When COVID-19 began to spread beyond the original epicenter in Wuhan, China, calls for social distancing reached a fever pitch. Governments in hard-hit areas imposed stay-at-home orders and shuttered non-essential businesses. Faced with a rapidly evolving crisis, the private sector scrambled to implement work from home arrangements while securing their IT systems and data.
Inevitably, criminals began to capitalize on security vulnerabilities created by COVID-19. Shortly after the novel coronavirus struck the United States, the Department of Justice reported that fraudsters were sending phishing emails to unwitting recipients pretending to be from the World Health Organization and the Centers for Disease Control. Hackers also capitalized, creating malicious websites and apps that purported to share virus-related information, only to lock devices until payment was rendered.
The stakes for securing IT systems are particularly high for companies in financial services, healthcare, and other industries that process highly sensitive information. To ensure that data is safe, adopting these five security measures will build an IT security program that has the capacity and resilience to withstand even the most extraordinary of circumstances.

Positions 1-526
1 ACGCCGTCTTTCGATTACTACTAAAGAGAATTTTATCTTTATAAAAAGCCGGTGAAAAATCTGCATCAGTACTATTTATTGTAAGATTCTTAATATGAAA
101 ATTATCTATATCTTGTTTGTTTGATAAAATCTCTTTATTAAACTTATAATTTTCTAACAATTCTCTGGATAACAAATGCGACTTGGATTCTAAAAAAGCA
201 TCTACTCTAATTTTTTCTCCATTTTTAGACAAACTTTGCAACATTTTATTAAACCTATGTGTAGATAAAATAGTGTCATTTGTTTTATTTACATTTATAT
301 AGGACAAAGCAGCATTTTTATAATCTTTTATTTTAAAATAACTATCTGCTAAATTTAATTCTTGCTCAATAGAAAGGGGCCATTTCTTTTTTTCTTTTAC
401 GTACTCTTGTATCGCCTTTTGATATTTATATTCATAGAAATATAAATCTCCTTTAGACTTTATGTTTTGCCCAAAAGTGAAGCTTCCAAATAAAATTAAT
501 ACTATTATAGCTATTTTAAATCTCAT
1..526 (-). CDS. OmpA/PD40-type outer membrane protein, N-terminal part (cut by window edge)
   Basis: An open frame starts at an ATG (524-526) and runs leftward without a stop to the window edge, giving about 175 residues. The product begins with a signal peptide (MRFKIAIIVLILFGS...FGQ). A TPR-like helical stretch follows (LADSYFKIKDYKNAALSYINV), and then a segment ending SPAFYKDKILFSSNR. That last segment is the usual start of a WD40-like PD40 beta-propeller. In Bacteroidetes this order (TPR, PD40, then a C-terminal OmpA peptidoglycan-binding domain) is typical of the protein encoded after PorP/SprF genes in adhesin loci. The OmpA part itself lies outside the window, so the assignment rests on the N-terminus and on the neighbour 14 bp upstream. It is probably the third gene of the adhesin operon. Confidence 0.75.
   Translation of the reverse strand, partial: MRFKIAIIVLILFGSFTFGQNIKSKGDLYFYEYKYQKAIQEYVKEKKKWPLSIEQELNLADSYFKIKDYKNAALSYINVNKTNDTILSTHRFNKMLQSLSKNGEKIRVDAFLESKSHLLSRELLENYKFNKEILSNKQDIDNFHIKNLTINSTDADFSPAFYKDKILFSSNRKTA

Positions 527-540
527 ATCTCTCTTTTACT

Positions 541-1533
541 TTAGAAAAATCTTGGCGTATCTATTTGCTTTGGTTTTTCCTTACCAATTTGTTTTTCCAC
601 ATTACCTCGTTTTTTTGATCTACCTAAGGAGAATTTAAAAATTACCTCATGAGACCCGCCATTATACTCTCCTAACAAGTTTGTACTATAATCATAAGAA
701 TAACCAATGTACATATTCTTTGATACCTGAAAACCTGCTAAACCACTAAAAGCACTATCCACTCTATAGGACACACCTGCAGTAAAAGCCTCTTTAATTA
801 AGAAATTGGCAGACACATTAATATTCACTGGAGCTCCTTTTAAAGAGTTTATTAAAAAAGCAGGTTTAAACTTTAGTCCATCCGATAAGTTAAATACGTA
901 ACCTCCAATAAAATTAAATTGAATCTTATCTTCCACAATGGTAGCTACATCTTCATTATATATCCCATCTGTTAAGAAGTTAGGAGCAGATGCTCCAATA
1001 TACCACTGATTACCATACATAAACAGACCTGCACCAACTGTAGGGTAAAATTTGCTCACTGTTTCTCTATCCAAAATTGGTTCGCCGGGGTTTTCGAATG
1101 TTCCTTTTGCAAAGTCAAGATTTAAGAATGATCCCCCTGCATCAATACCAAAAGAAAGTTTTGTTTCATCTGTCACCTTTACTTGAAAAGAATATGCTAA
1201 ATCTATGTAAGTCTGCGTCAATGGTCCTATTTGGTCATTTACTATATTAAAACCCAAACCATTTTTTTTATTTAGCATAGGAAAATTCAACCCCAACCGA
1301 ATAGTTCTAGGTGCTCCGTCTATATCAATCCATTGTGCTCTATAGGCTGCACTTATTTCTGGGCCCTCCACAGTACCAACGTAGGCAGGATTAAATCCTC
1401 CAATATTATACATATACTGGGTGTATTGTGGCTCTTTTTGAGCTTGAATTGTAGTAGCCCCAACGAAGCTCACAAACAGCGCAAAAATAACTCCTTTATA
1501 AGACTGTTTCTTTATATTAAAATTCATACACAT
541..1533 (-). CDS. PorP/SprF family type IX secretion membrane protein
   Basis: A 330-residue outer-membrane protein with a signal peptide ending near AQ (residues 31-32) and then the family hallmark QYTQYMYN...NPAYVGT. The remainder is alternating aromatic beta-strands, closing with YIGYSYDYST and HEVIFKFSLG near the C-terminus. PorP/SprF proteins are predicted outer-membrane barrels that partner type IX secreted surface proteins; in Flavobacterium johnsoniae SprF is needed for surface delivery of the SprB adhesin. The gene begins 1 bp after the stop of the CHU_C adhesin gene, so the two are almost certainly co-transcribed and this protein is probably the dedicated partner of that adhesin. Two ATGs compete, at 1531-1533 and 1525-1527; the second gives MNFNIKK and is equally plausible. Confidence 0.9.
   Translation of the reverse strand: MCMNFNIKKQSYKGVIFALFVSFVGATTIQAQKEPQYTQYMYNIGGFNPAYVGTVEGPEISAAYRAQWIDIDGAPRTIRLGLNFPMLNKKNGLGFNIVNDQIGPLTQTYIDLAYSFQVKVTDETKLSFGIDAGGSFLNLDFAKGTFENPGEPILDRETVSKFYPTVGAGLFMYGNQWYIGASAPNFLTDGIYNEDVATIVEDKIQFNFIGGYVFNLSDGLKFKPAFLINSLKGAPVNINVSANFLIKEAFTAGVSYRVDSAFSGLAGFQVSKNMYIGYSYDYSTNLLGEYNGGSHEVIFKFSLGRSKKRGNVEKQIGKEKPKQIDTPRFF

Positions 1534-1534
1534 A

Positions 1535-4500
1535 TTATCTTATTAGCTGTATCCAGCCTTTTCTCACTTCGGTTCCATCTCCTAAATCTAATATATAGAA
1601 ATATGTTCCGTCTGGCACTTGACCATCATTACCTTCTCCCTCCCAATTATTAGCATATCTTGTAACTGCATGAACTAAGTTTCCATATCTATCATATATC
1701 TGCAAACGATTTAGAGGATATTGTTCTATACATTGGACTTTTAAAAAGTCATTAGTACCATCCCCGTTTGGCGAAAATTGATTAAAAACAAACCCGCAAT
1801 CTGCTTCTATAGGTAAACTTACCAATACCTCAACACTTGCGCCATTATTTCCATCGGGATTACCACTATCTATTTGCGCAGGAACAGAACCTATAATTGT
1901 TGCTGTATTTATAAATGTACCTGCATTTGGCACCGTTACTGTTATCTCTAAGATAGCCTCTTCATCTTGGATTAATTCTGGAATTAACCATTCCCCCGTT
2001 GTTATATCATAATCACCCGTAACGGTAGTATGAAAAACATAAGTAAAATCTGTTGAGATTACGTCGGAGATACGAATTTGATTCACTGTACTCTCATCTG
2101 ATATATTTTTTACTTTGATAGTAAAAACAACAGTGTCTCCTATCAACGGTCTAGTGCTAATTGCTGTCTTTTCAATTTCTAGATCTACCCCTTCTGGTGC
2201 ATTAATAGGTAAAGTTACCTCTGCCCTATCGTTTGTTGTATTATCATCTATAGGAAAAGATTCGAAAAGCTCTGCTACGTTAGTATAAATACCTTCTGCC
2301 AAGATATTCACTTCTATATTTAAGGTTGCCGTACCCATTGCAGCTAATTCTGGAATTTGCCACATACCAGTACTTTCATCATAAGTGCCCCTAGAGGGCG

Develop, Implement and Maintain Comprehensive, Up-To-Date Contingency Plans
Waiting until something happens to develop appropriate response procedures is a recipe for disaster, and business continuity and disaster recovery plans should be in place well in advance of an emergency. What’s more, they should be reviewed and updated on an annual basis. When reviewing contingency plans, remove and replace any team members who have moved on from the company and make sure the updated contact information for every member of the incident command is included.
Once the plans have been created and updated, it’s time to test them. At least once a year, bring team members together to work through different emergency scenarios. Use a variety of exercises, from walkthroughs and tabletop exercises to functional tests that give team members hands-on experience reacting to scenarios in real time. Once the exercises are completed, it is good to conduct a “lessons learned” retrospective. Remember that the point of these exercises is not to pass the test with flying colors, but to identify any vulnerabilities in the program so corrective action can be taken before a real emergency goes down.